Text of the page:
It’s amazing what you can learn from Wikipedia. I was reading a couple of blog posts from Sourcing Innovation where “the doctor” describes how to “avoid the Black Swan”. He had what looked like some great advice on how to avoid this thing...but it was lost on me because I didn’t know what a Black Swan was. (Please pardon my ignorance...).
Curiosity got the best of me so I went on to the source of all knowledge, Wikipedia ,and discovered the Theory of the Black Swan. The original meaning of black swan (from back in the 16th century) was an expression that implied rarity ... “ it’s as rare as a black swan”. Black Swan events are described by Nassim Nicholas Taleb in his book “The Black Swan: The impact of the Highly Improbable”. In his book, Taleb identifies Black Swan events as having three key attributes;
- The event is a surprise to the observer (what might be a Black Swan surprise for the Turkey is not a Black Swan surprise for the Butcher – so...avoid being the turkey!)
- The event has a major impact.
- Once rationalized by hindsight, the event is seen as being “expected”.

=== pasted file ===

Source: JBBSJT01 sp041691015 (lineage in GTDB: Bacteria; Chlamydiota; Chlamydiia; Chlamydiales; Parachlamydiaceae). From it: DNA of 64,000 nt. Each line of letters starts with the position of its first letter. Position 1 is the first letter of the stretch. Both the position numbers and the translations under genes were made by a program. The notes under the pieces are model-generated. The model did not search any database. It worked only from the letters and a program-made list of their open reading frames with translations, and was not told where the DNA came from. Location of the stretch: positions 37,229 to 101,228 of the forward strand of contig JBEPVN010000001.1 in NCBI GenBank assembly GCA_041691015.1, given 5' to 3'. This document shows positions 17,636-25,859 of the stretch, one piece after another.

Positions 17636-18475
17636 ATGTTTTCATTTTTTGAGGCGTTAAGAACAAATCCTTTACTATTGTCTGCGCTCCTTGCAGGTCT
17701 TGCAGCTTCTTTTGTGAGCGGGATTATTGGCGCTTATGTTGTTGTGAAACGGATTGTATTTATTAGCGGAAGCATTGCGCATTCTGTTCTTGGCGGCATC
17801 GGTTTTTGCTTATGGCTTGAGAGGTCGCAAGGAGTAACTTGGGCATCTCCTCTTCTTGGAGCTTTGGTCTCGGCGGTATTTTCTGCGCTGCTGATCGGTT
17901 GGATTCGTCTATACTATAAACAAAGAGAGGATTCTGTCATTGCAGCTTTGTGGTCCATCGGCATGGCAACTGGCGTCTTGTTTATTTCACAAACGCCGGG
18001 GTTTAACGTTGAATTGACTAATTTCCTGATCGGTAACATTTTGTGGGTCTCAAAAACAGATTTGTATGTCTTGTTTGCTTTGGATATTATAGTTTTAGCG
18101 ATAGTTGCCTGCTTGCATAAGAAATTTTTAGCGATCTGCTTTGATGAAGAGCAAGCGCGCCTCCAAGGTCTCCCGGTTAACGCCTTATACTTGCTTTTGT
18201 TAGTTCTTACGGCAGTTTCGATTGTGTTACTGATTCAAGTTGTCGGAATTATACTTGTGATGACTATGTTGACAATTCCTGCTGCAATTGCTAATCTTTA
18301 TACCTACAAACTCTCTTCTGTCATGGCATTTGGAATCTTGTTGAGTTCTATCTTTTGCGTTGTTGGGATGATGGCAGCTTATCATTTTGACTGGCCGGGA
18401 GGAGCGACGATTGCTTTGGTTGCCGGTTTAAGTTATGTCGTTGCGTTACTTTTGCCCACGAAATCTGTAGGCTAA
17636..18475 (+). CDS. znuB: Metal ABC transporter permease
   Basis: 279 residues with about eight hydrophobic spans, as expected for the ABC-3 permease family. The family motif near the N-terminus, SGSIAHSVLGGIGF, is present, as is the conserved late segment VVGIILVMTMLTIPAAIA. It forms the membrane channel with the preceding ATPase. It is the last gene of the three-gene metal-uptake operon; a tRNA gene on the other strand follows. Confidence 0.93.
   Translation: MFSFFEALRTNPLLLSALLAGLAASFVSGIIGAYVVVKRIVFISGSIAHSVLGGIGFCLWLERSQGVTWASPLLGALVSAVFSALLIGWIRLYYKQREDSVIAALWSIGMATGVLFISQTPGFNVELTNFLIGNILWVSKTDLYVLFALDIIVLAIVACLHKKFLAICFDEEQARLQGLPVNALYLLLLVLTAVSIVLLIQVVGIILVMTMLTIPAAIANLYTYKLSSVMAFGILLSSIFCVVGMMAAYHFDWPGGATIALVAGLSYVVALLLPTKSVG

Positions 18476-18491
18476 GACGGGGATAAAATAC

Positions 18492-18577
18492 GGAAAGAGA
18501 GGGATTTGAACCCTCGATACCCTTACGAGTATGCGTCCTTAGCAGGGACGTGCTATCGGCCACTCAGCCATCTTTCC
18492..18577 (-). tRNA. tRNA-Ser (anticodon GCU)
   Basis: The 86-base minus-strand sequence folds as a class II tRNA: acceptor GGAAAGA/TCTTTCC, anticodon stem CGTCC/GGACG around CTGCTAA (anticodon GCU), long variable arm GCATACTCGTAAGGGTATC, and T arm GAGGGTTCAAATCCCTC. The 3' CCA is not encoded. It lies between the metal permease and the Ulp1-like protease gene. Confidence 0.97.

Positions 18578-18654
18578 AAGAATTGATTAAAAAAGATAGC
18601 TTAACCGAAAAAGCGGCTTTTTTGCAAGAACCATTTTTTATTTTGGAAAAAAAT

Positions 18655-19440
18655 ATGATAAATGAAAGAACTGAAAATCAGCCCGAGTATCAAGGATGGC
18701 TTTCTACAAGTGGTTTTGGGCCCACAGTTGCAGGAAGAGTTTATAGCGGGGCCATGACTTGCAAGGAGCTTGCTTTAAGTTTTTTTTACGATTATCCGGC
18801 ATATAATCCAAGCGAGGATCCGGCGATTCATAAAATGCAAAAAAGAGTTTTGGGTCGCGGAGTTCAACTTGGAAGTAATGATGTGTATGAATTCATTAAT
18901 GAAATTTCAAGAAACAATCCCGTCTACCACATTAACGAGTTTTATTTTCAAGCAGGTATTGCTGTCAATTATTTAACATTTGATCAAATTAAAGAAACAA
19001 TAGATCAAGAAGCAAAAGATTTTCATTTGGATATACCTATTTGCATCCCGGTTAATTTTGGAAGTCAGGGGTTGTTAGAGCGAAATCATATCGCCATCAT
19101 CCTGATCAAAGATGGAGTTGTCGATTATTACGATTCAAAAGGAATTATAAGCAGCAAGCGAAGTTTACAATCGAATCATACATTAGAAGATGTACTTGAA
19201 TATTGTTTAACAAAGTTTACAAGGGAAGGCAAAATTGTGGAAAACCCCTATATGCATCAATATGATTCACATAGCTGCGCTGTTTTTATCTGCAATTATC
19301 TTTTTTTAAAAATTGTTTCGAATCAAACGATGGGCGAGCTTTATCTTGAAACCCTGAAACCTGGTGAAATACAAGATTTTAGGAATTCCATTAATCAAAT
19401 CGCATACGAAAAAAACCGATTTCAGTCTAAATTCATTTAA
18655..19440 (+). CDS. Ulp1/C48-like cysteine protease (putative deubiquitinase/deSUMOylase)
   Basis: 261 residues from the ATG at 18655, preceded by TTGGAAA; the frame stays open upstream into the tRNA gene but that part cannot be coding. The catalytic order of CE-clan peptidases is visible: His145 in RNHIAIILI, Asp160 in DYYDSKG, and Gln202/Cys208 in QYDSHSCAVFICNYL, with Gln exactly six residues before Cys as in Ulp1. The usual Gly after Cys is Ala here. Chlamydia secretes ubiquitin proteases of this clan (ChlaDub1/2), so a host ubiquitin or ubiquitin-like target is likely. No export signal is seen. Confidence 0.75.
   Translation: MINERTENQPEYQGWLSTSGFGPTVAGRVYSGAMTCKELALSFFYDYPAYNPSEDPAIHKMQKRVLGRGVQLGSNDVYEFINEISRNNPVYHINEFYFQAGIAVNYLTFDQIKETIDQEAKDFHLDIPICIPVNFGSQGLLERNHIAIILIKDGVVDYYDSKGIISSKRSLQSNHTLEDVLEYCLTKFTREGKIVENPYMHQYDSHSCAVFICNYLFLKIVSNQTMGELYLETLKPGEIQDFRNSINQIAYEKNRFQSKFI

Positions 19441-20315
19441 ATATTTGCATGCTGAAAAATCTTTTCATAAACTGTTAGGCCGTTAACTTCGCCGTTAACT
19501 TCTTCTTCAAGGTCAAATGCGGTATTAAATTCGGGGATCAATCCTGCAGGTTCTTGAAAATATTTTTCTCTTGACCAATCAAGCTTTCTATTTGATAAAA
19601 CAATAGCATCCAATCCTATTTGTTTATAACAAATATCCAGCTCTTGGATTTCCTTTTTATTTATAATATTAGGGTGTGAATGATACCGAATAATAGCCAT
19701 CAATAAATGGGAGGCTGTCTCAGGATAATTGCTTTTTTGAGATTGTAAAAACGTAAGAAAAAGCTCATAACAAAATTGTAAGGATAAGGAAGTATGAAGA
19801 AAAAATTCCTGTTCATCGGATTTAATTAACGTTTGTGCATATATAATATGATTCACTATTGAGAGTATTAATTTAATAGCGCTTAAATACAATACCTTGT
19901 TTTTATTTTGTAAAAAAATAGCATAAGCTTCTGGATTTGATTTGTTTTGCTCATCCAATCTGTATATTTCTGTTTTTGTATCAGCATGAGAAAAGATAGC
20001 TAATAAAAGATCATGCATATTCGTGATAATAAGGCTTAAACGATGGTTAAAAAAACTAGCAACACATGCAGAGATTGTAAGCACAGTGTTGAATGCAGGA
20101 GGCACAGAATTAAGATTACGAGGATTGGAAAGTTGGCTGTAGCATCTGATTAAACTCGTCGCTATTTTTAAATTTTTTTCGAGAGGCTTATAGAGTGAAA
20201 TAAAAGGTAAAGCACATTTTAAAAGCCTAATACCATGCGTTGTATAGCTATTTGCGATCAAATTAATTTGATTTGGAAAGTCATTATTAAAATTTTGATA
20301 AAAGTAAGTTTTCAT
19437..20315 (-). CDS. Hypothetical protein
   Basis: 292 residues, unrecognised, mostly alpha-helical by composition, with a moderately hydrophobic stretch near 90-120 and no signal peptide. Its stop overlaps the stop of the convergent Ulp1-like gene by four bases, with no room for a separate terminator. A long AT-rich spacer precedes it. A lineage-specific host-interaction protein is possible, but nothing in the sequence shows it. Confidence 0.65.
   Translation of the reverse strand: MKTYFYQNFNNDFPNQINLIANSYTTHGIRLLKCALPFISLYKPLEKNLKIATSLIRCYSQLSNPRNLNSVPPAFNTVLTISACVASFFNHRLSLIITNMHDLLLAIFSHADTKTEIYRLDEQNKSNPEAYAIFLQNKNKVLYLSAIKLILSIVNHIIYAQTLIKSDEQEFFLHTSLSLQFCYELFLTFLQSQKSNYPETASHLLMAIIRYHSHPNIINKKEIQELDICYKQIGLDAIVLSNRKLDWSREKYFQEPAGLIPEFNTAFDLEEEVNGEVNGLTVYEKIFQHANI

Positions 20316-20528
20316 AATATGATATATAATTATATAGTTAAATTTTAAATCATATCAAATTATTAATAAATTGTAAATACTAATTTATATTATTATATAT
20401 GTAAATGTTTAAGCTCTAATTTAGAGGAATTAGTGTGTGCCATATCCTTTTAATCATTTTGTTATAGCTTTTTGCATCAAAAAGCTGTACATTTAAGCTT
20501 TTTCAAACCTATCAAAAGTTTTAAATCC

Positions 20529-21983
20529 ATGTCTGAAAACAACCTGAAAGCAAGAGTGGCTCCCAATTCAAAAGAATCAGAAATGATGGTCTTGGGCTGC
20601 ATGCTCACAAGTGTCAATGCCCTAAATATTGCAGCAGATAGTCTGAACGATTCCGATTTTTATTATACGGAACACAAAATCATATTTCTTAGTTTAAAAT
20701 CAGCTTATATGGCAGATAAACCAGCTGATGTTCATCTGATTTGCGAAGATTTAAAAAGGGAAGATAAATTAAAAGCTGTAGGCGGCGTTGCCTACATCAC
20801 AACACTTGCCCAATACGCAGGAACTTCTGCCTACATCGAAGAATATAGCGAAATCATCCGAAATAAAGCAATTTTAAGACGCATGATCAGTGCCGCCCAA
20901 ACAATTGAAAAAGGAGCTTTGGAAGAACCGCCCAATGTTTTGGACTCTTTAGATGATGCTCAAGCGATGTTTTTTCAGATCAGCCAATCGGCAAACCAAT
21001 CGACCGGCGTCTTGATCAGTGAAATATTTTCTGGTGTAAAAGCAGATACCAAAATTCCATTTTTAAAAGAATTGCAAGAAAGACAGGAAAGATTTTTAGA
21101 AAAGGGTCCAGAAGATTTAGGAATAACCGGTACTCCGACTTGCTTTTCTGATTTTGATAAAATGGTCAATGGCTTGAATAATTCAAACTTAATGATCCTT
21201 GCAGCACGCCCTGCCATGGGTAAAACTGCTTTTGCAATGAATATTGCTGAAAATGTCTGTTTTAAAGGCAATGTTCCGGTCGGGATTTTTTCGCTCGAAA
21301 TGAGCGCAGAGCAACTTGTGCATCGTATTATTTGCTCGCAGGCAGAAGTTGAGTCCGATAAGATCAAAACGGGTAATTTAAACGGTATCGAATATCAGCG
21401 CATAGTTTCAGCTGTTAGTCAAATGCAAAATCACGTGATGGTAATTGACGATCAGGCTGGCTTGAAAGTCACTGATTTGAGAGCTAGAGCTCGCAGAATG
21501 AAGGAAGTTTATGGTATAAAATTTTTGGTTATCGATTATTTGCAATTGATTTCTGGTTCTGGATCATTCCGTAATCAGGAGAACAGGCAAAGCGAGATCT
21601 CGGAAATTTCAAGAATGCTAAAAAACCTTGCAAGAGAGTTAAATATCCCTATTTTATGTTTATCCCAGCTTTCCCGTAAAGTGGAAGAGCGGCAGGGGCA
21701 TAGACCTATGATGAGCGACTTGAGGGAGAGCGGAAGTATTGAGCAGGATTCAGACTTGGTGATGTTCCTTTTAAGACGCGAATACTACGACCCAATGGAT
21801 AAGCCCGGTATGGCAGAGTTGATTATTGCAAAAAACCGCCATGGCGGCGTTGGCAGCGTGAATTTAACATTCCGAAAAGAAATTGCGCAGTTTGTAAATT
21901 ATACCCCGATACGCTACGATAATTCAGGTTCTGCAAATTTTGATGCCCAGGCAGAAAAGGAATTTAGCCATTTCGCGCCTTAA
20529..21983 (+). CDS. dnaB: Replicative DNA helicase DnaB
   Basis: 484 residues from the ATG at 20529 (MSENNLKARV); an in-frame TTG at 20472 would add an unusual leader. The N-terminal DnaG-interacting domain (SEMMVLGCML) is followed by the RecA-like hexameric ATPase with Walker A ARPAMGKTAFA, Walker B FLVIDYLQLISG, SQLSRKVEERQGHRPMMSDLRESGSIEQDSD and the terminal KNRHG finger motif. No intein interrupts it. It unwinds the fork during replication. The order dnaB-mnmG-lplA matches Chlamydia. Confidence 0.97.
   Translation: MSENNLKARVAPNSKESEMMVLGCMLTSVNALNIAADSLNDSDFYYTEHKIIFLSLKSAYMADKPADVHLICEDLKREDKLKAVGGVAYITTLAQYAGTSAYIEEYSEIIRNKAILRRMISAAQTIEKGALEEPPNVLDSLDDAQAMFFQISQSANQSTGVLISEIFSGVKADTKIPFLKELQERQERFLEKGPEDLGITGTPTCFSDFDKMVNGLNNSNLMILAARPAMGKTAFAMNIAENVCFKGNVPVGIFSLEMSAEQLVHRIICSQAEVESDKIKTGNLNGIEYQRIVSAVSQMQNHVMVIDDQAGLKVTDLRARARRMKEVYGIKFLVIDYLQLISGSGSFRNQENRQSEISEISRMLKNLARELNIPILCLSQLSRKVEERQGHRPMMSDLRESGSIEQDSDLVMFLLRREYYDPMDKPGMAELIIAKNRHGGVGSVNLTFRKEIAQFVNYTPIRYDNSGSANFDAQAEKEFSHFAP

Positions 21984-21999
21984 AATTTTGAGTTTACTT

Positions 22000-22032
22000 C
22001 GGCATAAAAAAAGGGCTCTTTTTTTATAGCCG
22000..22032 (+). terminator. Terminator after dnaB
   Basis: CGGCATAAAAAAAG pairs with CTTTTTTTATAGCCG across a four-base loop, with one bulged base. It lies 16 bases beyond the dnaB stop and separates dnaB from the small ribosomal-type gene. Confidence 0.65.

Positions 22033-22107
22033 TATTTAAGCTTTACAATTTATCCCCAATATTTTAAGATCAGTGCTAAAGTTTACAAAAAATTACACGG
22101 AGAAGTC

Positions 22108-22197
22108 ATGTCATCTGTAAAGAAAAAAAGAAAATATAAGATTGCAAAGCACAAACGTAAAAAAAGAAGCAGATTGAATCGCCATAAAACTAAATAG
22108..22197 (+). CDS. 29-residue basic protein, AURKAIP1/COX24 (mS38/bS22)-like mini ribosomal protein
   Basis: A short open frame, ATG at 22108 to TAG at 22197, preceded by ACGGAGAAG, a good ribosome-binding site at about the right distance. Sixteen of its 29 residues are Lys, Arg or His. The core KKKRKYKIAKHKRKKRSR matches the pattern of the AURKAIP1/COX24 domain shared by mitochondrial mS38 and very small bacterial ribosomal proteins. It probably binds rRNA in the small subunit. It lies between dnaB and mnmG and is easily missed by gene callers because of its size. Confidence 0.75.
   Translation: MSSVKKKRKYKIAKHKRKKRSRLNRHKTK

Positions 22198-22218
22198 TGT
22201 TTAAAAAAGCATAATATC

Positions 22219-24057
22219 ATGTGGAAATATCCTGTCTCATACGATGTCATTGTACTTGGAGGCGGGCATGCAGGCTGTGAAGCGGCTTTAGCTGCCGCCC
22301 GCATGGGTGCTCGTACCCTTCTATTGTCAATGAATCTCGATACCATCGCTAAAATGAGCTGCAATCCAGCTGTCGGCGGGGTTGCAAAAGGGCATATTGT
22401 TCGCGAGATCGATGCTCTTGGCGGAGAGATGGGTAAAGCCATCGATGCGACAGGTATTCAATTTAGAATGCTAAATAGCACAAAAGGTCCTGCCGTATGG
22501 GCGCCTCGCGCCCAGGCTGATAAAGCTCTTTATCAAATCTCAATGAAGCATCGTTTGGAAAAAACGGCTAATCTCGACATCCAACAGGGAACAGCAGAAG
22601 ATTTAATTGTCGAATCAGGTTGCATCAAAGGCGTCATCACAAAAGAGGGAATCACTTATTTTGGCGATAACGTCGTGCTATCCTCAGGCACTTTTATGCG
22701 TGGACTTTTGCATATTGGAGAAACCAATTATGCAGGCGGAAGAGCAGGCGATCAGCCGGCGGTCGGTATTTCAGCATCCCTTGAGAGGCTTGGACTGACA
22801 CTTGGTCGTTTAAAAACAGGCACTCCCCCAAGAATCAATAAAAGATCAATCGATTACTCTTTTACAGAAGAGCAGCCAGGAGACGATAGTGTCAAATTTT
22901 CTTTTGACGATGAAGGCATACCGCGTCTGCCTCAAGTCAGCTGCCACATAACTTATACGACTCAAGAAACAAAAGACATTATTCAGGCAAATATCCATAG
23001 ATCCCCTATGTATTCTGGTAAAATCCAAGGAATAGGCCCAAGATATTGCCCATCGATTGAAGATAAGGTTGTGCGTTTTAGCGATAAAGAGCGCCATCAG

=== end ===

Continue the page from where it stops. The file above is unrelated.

Black Swan events can be negative (like the collapse of the levies in New Orleans after Katrina) or positive (like the invention of the personal computer). According to Taleb, the key is to not try and predict Black Swan events, but instead to try and build robustness against negative events and the ability to exploit positive events.
In his article, 'Tips for avoiding the Black Swan', the doctor gives a good list of things you can do to avoid the impact of a negative Black Swan. To this list, I’d like to add one more thing. Given that you can’t, by definition, predict a Black Swan event, the ability to respond when a Black Swan event occurs can mean the difference between a bump in the road and disaster. This ability to respond requires three things;
- The ability to recognize an event and model the impact of this event on your business.
- The ability to model various potential resolutions to the event.
- The ability to compare these resolutions and identify the best option.
Responsiveness allows you to not only limit the impact of a negative event, but can also position you to benefit in the case of a positive Black Swan event. Are you ready for the next Black Swan? Comment back and let us know!